Beyond visible nonverbal behaviour such as facial expressions and gaze, physiological signals carry important and “honest” information for understanding others’ behaviour. Indeed, it has been shown  that they can be suitably exploited for both analysing and simulating core affect states. In that case heart rate variability from ECG and electro-dermal (EDA) signals have been exploited as captured by sensors along the experiment in a classic lab setting.
At the same time, to overcome the scarcity of available multimodal datasets concerning with spontaneous emotions, a novel multimodal dataset has been acquired  and publicly released as result of an experiment focusing on a positive emotion, namely amusement elicitation. Gathered data include RGB video and depth sequences along with physiological responses (electrodermal activity, blood volume pulse, temperature). In addition, a novel web-based annotation tool was released to provide a suitable tool for continuous affect state modelling and benchmarking http://phuselab.di.unimi.it/resources.php#dataset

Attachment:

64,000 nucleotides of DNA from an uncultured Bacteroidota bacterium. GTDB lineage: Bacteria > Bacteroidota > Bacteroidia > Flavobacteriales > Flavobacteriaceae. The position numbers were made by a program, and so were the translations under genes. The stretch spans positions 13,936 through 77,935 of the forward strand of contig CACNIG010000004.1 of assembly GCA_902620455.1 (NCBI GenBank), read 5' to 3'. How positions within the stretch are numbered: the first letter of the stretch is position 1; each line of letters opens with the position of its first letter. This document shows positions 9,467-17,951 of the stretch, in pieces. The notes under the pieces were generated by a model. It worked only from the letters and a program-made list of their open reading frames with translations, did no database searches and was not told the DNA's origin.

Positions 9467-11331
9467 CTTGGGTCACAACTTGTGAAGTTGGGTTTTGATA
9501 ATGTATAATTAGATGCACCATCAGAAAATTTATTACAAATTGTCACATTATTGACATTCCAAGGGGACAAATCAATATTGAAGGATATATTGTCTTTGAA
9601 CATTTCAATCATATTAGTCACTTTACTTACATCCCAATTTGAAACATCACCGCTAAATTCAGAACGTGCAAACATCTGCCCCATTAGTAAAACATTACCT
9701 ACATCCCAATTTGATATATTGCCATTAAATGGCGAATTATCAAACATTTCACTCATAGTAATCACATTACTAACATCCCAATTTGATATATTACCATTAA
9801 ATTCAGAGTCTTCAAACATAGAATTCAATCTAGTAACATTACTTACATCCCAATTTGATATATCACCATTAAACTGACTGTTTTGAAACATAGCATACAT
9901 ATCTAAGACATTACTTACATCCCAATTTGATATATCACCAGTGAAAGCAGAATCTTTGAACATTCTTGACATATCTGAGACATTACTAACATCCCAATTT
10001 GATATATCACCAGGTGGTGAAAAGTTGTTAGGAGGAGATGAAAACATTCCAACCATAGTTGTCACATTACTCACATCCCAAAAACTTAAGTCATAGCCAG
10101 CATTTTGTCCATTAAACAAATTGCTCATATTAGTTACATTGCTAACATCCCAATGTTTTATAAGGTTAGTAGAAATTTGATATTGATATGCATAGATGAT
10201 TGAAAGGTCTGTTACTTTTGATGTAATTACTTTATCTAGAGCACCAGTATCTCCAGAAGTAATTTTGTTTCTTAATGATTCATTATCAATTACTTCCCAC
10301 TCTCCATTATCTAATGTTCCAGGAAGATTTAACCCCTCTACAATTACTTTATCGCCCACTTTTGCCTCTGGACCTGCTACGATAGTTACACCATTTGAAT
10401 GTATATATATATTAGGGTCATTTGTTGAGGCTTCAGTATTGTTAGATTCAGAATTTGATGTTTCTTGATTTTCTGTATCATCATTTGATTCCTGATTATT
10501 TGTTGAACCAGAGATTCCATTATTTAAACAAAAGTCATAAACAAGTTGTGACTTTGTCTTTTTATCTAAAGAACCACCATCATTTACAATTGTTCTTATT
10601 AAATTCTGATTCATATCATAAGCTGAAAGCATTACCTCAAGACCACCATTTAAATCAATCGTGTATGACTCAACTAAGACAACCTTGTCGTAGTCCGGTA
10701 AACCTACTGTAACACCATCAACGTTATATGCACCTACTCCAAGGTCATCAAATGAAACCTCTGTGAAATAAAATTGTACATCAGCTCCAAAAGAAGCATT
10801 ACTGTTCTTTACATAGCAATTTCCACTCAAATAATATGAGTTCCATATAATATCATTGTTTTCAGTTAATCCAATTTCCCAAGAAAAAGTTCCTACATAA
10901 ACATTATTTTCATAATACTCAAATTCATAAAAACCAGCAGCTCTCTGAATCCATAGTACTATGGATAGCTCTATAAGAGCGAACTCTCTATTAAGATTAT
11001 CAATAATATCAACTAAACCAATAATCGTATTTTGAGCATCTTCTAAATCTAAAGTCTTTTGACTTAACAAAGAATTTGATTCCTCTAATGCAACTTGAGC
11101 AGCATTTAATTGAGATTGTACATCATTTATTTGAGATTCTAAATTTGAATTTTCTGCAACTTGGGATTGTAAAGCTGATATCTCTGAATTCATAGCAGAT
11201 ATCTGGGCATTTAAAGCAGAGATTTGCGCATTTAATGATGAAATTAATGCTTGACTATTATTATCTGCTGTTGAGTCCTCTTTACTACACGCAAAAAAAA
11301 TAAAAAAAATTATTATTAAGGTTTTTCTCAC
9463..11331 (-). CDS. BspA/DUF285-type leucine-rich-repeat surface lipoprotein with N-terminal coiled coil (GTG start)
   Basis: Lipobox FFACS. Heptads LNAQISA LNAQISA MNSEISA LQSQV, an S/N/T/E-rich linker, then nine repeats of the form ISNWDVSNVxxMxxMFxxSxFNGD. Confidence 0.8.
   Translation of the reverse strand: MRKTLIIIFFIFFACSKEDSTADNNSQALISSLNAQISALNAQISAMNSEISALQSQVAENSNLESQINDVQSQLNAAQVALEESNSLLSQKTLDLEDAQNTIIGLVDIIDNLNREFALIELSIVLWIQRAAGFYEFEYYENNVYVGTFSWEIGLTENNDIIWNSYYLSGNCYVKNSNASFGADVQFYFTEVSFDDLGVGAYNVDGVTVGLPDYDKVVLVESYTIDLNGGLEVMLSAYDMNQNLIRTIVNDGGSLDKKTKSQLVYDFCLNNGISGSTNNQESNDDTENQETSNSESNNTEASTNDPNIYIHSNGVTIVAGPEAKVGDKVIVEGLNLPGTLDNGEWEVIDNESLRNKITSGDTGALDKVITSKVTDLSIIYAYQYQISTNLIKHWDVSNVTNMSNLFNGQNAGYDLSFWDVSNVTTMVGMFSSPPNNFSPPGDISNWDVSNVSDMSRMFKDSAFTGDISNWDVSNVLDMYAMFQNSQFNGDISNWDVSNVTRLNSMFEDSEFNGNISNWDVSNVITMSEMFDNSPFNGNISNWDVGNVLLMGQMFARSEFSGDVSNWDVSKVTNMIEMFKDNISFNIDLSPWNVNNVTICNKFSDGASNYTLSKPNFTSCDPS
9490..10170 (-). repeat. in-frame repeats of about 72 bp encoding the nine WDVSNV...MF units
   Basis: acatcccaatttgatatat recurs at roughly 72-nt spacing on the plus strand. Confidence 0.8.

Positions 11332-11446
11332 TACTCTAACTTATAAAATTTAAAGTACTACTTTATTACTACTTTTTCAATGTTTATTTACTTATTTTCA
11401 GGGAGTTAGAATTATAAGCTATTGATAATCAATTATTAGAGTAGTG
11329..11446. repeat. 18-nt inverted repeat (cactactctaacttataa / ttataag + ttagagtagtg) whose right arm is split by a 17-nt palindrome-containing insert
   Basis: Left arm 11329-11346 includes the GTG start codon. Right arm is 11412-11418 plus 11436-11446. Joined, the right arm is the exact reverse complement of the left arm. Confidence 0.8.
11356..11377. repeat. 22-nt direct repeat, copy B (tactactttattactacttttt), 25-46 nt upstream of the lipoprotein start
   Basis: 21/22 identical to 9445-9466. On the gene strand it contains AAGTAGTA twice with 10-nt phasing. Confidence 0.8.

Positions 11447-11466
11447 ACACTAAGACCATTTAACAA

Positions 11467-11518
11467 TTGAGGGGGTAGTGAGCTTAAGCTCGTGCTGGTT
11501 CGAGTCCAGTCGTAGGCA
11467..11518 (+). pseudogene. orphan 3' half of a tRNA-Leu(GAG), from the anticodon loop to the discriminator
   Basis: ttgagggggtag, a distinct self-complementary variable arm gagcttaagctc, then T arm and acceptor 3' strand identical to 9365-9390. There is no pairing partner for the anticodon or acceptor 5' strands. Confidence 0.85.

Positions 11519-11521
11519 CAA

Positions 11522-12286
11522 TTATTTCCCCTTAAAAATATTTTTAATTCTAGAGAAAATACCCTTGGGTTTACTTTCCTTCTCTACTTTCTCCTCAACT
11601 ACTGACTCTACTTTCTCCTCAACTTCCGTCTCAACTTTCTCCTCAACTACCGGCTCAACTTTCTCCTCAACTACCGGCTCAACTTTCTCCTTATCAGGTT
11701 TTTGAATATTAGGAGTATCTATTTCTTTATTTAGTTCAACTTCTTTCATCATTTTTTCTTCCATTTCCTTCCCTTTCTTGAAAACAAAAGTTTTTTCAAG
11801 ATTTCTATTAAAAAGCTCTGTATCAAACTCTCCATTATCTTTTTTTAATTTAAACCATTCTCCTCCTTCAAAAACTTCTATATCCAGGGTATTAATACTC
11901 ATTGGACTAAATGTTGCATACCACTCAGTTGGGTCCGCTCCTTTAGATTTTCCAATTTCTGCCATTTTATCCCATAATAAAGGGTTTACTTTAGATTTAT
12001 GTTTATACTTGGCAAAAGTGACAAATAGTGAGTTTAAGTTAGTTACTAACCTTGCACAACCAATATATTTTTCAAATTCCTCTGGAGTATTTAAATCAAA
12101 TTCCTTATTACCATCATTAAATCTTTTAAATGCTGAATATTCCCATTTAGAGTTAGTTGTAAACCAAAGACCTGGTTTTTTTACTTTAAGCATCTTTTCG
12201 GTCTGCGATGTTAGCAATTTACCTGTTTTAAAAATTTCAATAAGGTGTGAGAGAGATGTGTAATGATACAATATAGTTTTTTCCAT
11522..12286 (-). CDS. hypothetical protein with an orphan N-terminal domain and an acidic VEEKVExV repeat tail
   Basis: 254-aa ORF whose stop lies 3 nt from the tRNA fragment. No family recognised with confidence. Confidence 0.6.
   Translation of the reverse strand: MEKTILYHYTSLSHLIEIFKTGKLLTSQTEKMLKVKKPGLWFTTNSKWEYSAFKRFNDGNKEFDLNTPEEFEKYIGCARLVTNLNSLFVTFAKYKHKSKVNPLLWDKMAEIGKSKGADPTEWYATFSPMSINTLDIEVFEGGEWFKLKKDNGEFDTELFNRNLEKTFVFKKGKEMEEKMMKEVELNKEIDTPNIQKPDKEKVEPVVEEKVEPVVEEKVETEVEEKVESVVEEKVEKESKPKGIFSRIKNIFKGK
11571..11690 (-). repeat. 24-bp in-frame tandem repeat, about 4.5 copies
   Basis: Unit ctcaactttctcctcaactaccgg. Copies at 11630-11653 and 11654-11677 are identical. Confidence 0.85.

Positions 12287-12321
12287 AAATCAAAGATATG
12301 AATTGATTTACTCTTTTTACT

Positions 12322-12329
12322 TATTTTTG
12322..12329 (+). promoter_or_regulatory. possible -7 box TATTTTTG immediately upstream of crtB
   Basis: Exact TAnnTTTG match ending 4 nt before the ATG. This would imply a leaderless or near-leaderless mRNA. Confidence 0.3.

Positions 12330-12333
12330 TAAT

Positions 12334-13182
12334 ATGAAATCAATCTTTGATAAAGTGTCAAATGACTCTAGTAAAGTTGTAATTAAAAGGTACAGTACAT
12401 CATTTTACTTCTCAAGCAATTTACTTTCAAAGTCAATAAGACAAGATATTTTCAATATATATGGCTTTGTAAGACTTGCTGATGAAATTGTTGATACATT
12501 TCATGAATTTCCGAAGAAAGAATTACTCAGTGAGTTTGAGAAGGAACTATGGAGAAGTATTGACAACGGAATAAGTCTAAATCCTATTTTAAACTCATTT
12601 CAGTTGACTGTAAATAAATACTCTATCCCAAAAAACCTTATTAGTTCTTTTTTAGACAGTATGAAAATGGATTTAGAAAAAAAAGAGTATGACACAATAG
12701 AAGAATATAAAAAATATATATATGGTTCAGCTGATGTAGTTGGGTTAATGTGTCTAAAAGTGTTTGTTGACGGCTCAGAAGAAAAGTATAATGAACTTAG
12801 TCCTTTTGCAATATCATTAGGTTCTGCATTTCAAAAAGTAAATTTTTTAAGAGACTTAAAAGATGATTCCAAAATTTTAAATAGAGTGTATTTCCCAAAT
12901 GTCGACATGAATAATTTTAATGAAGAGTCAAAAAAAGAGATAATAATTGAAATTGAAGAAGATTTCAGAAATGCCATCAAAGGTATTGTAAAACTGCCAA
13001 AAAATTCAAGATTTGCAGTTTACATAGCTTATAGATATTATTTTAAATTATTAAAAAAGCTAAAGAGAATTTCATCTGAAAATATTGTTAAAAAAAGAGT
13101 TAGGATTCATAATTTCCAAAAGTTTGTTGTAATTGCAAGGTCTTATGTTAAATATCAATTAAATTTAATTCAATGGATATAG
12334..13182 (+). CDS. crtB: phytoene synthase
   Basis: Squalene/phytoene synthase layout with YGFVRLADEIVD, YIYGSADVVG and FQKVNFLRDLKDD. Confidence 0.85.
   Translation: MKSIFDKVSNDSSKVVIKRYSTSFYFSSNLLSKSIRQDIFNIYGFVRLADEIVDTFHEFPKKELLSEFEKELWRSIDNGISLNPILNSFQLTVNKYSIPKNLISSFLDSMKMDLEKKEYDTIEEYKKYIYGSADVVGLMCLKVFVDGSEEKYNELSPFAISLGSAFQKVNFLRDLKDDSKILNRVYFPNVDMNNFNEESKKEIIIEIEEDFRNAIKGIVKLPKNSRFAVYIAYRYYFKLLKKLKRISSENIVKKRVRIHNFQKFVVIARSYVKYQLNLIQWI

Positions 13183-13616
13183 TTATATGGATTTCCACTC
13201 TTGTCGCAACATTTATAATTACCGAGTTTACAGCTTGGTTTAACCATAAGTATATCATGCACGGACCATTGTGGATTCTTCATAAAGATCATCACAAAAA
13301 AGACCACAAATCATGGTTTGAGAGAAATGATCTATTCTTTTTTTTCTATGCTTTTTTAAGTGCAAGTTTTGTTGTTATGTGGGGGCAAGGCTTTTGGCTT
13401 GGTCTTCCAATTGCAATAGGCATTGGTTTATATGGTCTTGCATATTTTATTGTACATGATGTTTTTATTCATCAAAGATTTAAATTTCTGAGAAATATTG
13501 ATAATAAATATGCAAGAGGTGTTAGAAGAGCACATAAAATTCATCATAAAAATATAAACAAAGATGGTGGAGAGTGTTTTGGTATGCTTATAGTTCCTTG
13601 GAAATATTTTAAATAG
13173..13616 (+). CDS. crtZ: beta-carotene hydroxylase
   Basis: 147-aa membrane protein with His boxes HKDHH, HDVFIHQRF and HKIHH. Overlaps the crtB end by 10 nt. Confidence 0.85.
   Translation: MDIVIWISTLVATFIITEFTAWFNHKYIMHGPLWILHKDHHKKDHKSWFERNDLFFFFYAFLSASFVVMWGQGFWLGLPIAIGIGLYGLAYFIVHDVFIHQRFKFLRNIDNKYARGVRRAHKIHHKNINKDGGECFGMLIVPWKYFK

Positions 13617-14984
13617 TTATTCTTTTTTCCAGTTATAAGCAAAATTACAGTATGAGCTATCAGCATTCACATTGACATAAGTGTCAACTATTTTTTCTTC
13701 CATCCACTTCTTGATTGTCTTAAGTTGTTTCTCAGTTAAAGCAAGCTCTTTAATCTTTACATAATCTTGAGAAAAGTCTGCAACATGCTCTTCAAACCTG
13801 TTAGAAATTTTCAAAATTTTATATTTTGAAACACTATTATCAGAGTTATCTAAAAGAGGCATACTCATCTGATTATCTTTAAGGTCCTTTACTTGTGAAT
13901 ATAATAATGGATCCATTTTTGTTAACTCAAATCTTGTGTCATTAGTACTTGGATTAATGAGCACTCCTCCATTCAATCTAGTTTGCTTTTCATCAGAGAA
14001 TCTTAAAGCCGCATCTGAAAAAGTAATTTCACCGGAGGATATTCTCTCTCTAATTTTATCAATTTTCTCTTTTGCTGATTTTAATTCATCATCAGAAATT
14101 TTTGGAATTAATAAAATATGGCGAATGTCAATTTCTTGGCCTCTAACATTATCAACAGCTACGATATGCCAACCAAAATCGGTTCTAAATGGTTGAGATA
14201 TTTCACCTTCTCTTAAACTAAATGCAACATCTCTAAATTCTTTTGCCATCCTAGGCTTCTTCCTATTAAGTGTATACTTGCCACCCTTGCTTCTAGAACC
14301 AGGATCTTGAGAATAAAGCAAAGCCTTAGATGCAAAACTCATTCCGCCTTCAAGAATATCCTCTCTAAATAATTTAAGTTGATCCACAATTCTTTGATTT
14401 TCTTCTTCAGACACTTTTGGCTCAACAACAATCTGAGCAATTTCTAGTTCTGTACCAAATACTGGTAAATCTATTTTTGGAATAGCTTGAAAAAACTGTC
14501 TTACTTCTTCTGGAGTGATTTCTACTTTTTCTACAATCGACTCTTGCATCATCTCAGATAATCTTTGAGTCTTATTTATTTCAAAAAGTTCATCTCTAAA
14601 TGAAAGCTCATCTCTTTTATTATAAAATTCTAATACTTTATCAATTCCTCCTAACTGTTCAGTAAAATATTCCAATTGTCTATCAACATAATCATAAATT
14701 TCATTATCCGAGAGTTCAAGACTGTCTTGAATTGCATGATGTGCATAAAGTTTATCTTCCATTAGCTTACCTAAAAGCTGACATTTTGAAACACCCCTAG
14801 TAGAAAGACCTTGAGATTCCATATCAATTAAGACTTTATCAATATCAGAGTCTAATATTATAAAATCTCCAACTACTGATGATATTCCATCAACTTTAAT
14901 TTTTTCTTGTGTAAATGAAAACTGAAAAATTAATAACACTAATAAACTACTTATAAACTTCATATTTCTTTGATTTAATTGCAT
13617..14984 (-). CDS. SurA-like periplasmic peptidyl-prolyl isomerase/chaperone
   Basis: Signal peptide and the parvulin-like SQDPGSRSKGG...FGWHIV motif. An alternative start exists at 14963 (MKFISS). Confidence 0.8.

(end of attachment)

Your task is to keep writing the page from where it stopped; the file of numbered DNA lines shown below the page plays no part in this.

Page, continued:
Whilst suitable for general modelling purposes, signal acquisition in a lab setting might not always be appropriate and/or suitable. A novel field we are currently investigating concerns remote physiological measurements. This allows, for instance, contactless recording of electromyography (EMG) signals . In particular, we addressed the problem of simulating electromyographic signals arising from muscles involved in facial expressions - markedly those conveying affective information -, by relying solely on facial landmarks detected on video sequences. We have proposed a method that uses the framework of Gaussian Process regression to predict the facial electromyographic signal from videos where people display non-posed affective expressions.